Author(s): Kopko PM, Marshall CS, MacKenzie MR, Holland PV, Popovsky MA, Kopko PM, Marshall CS, MacKenzie MR, Holland PV, Popovsky MA
Abstract Share this page
Abstract CONTEXT: Transfusion-related acute lung injury (TRALI) is a syndrome that includes dyspnea, hypotension, bilateral pulmonary edema, and fever. TRALI is the third leading cause of transfusion-related mortality, but it is probably underdiagnosed and underreported. OBJECTIVE: To determine if blood products from a frequent plasma donor, whose blood product was implicated in a fatal case of TRALI, caused symptoms of TRALI in other recipients of her plasma. DESIGN, SETTING, AND PARTICIPANTS: Retrospective chart review (conducted from November 2000 through April 2001) of 50 patients who received blood components within 2 years (October 1998 through October 2000) from a donor linked to a transfusion-related fatality. MAIN OUTCOME MEASURE: Occurrence of mild/moderate (dyspnea with fever, chills, hypotension, and/or hypoxemia) or severe (acute pulmonary edema or need for mechanical ventilation) reaction associated with transfusion. RESULTS: Superimposed illness prevented assessment of TRALI in 14 patients. Of the 36 patient charts that could be reviewed, 7 mild/moderate reactions were reported in 6 patients (16.7\%) and 8 severe reactions were reported in 8 patients (22.2\%). Of 5 patients who received multiple transfusions from the same donor, 2 experienced 2 reactions: one had 2 mild/moderate reactions and the other had both a mild/moderate and a severe reaction. While 5 of the 7 mild/moderate reactions were reported to the hospital transfusion service, only 2 of the 8 severe reactions were reported. Only 2 reactions (1 mild/moderate and 1 severe) were reported to the regional blood collection facility. CONCLUSIONS: TRALI was frequently underdiagnosed and underreported in recipients of blood products from a donor whose blood products may have caused TRALI in several transfusion recipients. Clinical education and awareness of this often-overlooked diagnosis are imperative for appropriate prevention and treatment.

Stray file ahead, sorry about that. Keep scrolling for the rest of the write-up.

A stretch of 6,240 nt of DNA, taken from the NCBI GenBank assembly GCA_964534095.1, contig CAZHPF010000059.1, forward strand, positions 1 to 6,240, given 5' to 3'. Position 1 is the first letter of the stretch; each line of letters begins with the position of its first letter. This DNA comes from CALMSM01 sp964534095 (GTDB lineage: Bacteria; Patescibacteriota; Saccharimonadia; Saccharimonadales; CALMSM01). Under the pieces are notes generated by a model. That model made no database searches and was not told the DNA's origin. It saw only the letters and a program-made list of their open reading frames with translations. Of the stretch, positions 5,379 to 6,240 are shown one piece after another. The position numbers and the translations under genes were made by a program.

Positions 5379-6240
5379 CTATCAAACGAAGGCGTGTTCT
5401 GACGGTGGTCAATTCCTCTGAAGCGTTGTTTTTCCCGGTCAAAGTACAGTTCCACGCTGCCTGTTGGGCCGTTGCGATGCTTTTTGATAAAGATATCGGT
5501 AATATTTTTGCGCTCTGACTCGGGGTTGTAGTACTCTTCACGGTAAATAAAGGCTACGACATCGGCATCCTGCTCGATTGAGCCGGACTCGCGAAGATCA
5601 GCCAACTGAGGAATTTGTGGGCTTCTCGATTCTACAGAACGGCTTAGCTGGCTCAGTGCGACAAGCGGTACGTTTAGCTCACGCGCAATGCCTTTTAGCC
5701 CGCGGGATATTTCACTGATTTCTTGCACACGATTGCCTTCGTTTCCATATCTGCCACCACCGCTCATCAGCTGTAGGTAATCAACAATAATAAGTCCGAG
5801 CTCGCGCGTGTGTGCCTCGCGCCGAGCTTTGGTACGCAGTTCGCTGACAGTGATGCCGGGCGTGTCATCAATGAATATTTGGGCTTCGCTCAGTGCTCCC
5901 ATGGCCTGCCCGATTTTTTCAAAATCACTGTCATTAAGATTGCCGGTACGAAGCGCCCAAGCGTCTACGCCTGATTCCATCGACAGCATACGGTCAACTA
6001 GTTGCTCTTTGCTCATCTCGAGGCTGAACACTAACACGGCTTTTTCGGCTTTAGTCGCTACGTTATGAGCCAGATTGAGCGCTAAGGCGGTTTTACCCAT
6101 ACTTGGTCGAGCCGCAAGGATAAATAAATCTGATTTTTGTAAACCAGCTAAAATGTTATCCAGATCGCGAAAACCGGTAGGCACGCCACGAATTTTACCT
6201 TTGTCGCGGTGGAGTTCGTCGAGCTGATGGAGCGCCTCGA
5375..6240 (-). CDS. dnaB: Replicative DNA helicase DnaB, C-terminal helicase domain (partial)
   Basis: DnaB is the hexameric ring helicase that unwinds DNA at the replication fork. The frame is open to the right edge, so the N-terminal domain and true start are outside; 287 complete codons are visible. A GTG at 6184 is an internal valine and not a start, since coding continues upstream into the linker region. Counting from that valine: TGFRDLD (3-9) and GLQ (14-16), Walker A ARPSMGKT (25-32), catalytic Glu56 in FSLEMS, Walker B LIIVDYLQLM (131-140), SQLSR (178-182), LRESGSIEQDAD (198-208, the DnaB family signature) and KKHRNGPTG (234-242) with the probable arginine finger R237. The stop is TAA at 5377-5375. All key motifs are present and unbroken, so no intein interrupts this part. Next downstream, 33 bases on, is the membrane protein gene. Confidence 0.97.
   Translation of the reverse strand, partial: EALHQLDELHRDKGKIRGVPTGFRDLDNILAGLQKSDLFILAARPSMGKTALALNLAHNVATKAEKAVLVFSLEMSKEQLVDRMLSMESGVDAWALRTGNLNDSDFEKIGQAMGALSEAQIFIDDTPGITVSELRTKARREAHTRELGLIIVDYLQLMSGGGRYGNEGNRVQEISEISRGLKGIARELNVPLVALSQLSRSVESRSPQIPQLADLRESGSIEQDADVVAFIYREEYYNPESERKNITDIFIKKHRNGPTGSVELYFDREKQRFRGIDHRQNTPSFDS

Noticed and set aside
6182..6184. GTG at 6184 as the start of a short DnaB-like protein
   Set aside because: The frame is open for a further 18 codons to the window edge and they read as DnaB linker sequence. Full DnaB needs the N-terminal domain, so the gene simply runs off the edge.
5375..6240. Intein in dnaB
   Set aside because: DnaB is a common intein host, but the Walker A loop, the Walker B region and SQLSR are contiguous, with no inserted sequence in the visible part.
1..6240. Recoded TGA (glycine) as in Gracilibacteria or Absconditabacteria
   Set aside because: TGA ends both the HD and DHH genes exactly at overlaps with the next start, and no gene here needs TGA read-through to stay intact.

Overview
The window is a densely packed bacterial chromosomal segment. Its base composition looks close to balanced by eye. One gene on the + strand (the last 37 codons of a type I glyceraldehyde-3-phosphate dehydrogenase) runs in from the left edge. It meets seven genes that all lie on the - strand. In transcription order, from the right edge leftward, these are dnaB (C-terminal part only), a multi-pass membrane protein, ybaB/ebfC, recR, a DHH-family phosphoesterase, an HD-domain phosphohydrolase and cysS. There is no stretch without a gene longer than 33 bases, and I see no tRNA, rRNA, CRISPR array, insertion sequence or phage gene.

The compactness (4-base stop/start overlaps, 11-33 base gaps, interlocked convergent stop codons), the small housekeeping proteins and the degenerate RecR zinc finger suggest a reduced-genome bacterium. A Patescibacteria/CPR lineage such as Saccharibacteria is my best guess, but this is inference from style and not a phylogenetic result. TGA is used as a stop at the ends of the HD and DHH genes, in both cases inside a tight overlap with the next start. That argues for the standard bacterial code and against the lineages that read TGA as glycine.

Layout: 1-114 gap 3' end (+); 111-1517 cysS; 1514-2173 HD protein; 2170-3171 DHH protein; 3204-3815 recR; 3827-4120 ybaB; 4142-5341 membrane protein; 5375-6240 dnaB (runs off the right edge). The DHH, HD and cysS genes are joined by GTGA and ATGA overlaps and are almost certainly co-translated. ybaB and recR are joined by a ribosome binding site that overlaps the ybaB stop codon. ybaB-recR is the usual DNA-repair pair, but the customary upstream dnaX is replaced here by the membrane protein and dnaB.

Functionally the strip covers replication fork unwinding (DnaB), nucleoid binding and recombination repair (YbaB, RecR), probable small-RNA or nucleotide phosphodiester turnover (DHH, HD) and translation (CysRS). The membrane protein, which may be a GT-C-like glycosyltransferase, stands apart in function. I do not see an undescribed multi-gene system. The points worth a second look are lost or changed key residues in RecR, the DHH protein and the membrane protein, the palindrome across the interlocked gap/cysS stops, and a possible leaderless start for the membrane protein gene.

This article was published in JAMA
and referenced in Journal of Blood Disorders & Transfusion